1998 Direct Marketer of the Year - Jay Walker
Twelve years ago, the Supreme Court said life forms are patentable—bacteria that eat oil, hybrid forms of corn. Biotech laboratories got patents on forms of DNA. They didn't have to make it or service it. If they invented the code—the DNA—they could patent it and use it themselves or license it to others; either way, they could make a lot of money. Walker:
Most people think of a patent in relation to a machine or a device. Fifteen years ago the earliest pioneers of software argued that it was a patentable process—a method of doing something. On July 28, 1998, in Signature vs. Fleet Financial, the Federal Court of Appeals for the Second Circuit reaffirmed that a business method can be patented so long as it meets the three traditional criteria for legal protection: that it be new, useful and not obvious to someone with knowledge in the field. For example, Diner's Club could have patented the charge card. Dan Bricklin of the Harvard Business School could have patented VisiCalc, the first spreadsheet program. Direct marketers have invented many systems that could have been patented: merge-purge, scoring systems, the suppression of nixies, new phone selling systems. If I could patent the cryptography of online casinos, what else could I patent? It's imperative to prevent competitors from ripping off intellectual property you have created!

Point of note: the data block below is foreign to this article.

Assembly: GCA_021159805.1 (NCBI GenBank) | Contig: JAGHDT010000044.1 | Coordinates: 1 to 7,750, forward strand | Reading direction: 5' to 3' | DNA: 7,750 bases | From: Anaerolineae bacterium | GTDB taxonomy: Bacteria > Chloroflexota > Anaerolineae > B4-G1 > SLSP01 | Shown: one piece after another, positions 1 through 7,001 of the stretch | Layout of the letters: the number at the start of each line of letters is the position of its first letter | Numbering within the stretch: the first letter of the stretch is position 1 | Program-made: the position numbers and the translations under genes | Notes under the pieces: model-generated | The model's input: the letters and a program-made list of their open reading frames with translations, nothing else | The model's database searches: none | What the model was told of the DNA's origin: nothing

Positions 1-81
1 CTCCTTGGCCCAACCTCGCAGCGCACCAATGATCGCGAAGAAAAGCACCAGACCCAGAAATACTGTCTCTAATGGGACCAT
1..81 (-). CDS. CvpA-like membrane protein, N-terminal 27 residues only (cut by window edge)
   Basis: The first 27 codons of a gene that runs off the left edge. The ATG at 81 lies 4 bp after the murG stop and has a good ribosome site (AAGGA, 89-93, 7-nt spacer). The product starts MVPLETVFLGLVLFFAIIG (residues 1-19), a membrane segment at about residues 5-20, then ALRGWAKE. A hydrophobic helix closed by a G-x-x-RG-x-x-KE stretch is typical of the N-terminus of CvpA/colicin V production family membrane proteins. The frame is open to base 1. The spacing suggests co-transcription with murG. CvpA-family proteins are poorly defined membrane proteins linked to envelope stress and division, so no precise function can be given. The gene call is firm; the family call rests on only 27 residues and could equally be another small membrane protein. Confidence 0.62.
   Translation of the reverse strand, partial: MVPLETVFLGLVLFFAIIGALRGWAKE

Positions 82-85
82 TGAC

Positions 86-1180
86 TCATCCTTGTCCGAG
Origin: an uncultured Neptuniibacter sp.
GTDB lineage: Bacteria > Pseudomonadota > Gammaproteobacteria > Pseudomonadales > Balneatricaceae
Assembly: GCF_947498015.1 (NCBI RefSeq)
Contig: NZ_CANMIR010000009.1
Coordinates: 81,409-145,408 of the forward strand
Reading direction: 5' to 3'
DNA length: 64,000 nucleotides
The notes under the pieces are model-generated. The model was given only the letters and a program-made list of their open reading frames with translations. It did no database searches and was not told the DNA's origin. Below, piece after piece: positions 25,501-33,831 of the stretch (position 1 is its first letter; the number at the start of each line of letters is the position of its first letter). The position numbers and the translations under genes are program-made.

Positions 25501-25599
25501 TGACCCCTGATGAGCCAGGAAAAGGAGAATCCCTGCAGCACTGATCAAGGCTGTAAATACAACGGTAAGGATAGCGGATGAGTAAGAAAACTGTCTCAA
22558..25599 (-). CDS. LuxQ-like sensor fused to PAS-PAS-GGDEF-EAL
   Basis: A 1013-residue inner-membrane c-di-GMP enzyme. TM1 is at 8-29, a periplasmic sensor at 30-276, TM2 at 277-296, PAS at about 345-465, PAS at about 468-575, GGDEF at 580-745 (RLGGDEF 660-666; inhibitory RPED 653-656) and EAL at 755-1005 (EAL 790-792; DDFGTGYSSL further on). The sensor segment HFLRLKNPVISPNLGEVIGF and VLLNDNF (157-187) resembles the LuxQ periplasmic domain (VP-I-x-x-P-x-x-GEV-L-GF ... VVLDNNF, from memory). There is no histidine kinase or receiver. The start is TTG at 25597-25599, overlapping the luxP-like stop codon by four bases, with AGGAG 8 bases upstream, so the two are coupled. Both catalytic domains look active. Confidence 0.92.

At that moment Walker decided to put together a group of people and learn how much he could own. The company was called Walker Digital.
The Execution. Walker told Michael Loeb that the NewSub Services business model might be patentable. Loeb, convinced that competitors would copy NewSub Services as soon as they figured it out, told Walker that if he could patent the idea to go for it; Loeb agreed to let Walker take some of his money out of NewSub Services to launch a new company to patent this and other inventions while Loeb left his money in. "Michael realized I had to do this," Walker said. "Talk about great partners ..."